He wrote a great deal - he was writing from about 1890 and he had enough material to fill two books (A Boy's Will and North of Boston) and part of a third (Mountain Interval) when he was in England in 1912-1915 and managed to get them published. Ezra Pound befriended him and wrote a favorable review of North of Boston that was published in Chicago. Frost's friend Edward Thomas wrote an ecstatic review for a British magazine.  Poetry was his vocation and his avocation. But he wrote substantial, powerful poems well into his Seventies. "Desert Places" and "Provide, Provide" are there in A Further Range (1937).

Randall Jarrell celebrated his long poems, like "Home Burial" for their dramatic use of vernacular speech. I would normally defer to Jarrell, but he loves too much of Frost's work, I think, to bear to let some of it go: "The Witch of Coös," "Home Burial," "A Servant to Servants," "Directive," "Neither Out Too Far Nor In Too Deep," "Provide, Provide," "Acquainted with the Night ," "After Apple Picking," "Mending Wall," "The Most of It," "An Old Man's Winter Night," "To Earthward," " Stopping by Woods on a Snowy Evening," "Spring Pools," "The Lovely Shall Be Choosers," "Design," and "Desert Places." While I would eliminate a few of Jarrell's choices, I am surprised that he neglected to include one of Frost's more perfect poems, "Meeting and Passing."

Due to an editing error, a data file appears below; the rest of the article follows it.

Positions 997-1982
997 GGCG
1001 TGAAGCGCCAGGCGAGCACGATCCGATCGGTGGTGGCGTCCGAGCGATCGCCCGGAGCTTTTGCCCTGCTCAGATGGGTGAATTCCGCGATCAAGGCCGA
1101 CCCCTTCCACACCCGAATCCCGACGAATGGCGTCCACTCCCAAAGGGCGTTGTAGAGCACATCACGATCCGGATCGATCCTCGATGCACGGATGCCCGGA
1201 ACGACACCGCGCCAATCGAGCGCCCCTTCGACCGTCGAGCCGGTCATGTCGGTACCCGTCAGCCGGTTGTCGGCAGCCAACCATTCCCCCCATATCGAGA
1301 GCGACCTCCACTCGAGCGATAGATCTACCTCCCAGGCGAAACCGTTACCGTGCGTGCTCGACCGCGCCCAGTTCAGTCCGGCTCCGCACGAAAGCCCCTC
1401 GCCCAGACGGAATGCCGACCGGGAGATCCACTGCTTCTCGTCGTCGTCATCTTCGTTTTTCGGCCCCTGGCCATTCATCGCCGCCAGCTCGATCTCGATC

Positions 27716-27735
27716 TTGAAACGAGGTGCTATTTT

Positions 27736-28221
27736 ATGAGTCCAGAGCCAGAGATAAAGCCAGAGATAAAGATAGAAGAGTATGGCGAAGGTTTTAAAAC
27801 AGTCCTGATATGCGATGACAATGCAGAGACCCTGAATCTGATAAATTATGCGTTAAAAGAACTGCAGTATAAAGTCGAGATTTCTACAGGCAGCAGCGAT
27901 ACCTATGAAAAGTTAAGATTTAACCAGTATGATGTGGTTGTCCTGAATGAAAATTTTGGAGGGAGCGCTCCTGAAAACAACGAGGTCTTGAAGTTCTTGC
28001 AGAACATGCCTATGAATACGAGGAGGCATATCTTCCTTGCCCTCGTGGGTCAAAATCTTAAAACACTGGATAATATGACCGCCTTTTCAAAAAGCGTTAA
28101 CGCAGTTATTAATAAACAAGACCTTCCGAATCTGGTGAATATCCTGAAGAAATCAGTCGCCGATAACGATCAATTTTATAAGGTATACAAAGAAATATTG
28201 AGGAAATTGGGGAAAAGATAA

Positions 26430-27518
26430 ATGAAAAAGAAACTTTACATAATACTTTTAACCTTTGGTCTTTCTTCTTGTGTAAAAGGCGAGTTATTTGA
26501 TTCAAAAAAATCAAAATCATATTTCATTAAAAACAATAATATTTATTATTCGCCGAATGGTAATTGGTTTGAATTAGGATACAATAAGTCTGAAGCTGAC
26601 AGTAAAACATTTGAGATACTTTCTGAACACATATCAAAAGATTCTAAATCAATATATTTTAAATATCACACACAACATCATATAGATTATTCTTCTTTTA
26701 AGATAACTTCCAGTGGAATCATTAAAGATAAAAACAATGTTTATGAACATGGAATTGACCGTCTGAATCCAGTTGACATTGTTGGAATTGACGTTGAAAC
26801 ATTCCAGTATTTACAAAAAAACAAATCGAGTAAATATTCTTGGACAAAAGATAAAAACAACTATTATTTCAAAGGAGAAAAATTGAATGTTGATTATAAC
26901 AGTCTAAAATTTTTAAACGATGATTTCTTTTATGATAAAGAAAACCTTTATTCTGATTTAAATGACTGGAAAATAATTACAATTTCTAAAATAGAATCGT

Irving Howe is no less enthusiastic than Jarrell about Frost's poetry, and his own list of his "superior lyrics" includes several of Jarrell's choices, along with "Storm Fear," "The Oven Bird," "Dust of Snow," "Happiness Makes Up in Height for What It Lacks in Length," and "Never Again Would Bird's Song Be the Same" - though Howe, too, omits "Meeting and Passing" from his list.

I wanted to choose just one poem that would stand for him, for his strengths but also his weaknesses (since I have a weakness for him, an indulgence that comes from years of familiarity with him). It is a late poem, from Steeple Bush (1947), his last great poem, and just the poem to bewilder a reader - like me - who thought they knew him, who thought he had no more surprises for him.

DIRECTIVE

Back out of all this now too much for us